The effort got him third place in New Hampshire, pushing Jeb into fourth place and Rubio into fifth, something that harmed Rubio and all but did for Jeb. It set Kasich up to be in for the long haul. “If I don’t do well here, I’m going home,” he had said bluntly, the only candidate who had acknowledged the possibility of defeat, a further example of his status as an actual human being. The New Hampshire result set him up for the national race, sending him to South Carolina, and then on to Massachusetts and a couple of key states for Super Tuesday.

It was at this point that the meetings of this sober professional politician gained a touch of the revival meeting; people telling him that he had revived their sense of meaning in politics, that he gave them faith in their country again, and one extraordinary event in Clemson, South Carolina, where he hugged a volunteer who had got up to tell him how he had lost his parents to cancer, and this campaign had given his life meaning again. From there it just started to grow. Kasich hoped to grab a couple of victories along the way- – Vermont, Massachusetts, Michigan — but none of them came good That didn’t matter overmuch. Ohio was and is the goal. A win there gives him the bragging rights to go, and 70-odd delegates to add to the 40 he already has. In a contested convention, that would make him a kingmaker.

The strategic imperative is hidden behind an “aw shucks” persona, which taps into a more restrained version of the anti-political plain citizen figure. ‘Democrats keep telling me I’m their favourite Republican’ Kasich says. And: “I don’t even know if I’m meant to be president,” says the man who has been a politician, in one way or another, since the 1970s. The rallies have gotten larger, including a few extravaganzas appearing with old friend Arnold Schwarzenegger. But he’s still doing these smaller meetings. Truth is, if you work one state over and over and over, you will eventually run out of people to talk to. Kasich has come as close any anyone has to bucking that trend.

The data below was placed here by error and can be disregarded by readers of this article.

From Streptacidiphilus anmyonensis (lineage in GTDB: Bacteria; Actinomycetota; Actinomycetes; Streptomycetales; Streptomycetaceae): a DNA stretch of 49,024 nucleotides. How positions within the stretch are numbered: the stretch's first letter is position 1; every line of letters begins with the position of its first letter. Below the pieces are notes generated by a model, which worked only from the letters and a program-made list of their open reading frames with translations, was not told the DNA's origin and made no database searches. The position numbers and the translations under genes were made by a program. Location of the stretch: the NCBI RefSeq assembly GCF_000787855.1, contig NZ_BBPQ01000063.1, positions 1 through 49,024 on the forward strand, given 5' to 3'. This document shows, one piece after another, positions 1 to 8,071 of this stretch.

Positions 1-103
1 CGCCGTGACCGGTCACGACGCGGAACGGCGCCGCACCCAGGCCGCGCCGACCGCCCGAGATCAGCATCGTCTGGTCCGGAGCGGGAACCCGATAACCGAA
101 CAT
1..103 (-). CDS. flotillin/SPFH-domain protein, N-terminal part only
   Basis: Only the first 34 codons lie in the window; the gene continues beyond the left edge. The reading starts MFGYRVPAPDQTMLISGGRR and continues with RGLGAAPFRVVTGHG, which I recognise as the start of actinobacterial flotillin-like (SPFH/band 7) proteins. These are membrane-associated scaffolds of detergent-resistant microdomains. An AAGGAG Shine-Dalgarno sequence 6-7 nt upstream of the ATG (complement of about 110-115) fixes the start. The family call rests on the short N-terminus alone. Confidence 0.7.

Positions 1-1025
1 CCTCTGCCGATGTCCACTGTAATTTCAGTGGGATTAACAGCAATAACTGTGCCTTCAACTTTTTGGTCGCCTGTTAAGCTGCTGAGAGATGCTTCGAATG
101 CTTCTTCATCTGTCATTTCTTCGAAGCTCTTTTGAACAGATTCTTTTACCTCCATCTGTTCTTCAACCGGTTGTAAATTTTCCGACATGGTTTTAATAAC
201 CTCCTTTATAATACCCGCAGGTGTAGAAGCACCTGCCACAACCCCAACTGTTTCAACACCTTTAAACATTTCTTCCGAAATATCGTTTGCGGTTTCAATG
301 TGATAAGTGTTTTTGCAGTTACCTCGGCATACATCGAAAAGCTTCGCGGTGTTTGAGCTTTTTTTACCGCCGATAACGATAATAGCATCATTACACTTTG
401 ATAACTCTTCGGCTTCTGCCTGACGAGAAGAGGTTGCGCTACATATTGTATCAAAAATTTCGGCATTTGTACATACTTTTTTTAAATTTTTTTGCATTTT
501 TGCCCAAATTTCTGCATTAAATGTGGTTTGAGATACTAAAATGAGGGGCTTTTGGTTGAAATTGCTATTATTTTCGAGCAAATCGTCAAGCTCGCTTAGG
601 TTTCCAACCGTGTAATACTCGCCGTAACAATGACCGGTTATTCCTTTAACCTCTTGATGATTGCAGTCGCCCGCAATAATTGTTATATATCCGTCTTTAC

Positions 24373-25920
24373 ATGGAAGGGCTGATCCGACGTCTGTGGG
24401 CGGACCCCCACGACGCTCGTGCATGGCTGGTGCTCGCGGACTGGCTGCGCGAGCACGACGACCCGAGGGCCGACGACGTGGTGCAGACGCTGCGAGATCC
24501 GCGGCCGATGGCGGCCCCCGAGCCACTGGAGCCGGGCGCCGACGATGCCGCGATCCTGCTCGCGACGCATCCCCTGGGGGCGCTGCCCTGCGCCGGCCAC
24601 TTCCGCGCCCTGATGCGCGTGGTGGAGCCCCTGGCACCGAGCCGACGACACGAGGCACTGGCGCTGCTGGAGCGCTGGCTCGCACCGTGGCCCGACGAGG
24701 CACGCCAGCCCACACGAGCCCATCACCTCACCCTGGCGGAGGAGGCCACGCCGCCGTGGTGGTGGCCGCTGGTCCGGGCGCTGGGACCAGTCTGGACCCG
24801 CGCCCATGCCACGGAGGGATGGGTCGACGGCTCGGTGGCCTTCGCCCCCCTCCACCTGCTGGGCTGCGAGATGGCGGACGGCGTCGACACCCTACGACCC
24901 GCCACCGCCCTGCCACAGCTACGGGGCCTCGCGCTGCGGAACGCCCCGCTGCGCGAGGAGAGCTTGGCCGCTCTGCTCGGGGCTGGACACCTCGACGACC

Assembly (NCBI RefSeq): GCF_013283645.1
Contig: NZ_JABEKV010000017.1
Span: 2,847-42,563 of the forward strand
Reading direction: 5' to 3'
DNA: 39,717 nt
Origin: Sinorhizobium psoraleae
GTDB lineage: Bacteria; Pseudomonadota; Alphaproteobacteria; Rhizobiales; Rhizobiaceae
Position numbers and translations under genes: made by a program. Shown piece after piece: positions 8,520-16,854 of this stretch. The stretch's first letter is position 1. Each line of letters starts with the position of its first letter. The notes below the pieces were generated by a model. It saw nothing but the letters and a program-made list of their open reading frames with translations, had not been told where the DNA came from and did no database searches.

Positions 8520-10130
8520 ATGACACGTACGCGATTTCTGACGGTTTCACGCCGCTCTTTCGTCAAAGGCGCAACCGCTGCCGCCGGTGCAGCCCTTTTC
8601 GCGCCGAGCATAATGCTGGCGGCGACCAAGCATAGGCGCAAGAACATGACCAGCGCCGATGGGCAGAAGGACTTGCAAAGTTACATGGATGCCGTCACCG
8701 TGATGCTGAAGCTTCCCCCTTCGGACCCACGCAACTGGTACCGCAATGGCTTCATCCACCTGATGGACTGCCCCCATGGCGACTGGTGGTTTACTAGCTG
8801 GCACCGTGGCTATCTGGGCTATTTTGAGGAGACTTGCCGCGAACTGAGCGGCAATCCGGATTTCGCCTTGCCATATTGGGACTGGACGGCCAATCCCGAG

So the question that occurs to you when you’re watching Kasich is: is this guy for real? Or is it all an elaborate performance? The question tends to occur to journalists because Kasich gives them their “conversion moment”: that sought-after event whereby a jaded scribe hears something, looks up and is converted. There’s a scene like it in Primary Colours, another in The West Wing, all of which go back to All The King’s Men, the classic novel detailing the seduction and fall of someone wanting to believe that they’d found the real thing, the politician they could believe in. That it’s a stock moment doesn’t detract from the power of it, and I got it at that meeting, watching Kasich handle a couple of friendly questioners he disagreed with by firmly disputing them.

“You can’t afford college? How much are you paying? Where are you going” [answer] “Well, why are you paying that much? Why are you going there? I mean, there’s a lot of better options. You can do a two-year degree instead of a three-year degree. You can go to community college, they’re great. People have got to be a little smarter about college…”

“You know, there’s always possibilities. That’s what I don’t agree with with this stuff about how we’re ruined. We’ve go our problems, but we’re doing all right. We’ve got to open up opportunity, look after the least among us, and move on.”